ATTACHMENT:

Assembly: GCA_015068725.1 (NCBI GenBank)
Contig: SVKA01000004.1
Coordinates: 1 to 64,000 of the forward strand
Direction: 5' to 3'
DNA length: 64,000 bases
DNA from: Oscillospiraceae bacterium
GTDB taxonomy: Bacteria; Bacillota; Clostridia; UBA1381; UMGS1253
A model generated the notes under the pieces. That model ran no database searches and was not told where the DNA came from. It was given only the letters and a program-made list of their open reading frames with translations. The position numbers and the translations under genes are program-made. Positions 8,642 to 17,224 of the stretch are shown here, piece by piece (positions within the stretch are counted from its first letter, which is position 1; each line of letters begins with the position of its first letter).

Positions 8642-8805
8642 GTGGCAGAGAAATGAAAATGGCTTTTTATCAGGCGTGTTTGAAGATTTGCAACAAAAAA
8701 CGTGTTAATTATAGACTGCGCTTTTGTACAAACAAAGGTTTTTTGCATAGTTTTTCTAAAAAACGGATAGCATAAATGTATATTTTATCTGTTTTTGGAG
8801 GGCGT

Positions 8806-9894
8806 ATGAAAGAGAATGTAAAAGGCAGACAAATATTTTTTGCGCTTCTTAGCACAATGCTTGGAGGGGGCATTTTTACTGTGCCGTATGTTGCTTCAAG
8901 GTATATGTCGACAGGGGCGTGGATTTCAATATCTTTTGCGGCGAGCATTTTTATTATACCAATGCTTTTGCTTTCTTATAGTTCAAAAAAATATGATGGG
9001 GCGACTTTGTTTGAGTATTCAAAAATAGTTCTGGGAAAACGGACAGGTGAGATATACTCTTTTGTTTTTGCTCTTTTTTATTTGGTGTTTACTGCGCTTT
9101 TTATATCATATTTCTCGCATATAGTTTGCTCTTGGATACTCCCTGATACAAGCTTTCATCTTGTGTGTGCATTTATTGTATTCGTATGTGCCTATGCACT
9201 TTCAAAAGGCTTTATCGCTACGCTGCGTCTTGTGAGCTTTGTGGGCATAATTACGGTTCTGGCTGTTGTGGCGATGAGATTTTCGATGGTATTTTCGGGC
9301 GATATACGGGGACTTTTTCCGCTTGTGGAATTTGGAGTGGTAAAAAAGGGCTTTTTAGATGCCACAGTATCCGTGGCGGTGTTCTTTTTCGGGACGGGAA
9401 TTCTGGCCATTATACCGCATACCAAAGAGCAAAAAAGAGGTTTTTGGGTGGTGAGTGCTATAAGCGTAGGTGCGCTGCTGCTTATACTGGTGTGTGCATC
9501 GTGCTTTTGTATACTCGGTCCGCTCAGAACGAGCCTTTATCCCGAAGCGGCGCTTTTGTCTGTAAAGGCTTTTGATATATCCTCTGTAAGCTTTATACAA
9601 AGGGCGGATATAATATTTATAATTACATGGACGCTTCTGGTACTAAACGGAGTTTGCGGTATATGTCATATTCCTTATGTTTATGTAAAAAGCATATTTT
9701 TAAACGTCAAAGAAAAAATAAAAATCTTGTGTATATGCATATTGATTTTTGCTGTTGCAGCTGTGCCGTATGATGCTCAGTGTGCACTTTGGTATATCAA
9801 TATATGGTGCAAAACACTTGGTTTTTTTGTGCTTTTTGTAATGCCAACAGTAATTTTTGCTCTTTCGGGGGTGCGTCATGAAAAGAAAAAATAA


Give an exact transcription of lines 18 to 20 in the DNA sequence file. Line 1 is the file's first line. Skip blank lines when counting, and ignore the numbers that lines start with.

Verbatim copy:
9201 TTCAAAAGGCTTTATCGCTACGCTGCGTCTTGTGAGCTTTGTGGGCATAATTACGGTTCTGGCTGTTGTGGCGATGAGATTTTCGATGGTATTTTCGGGC
9301 GATATACGGGGACTTTTTCCGCTTGTGGAATTTGGAGTGGTAAAAAAGGGCTTTTTAGATGCCACAGTATCCGTGGCGGTGTTCTTTTTCGGGACGGGAA
9401 TTCTGGCCATTATACCGCATACCAAAGAGCAAAAAAGAGGTTTTTGGGTGGTGAGTGCTATAAGCGTAGGTGCGCTGCTGCTTATACTGGTGTGTGCATC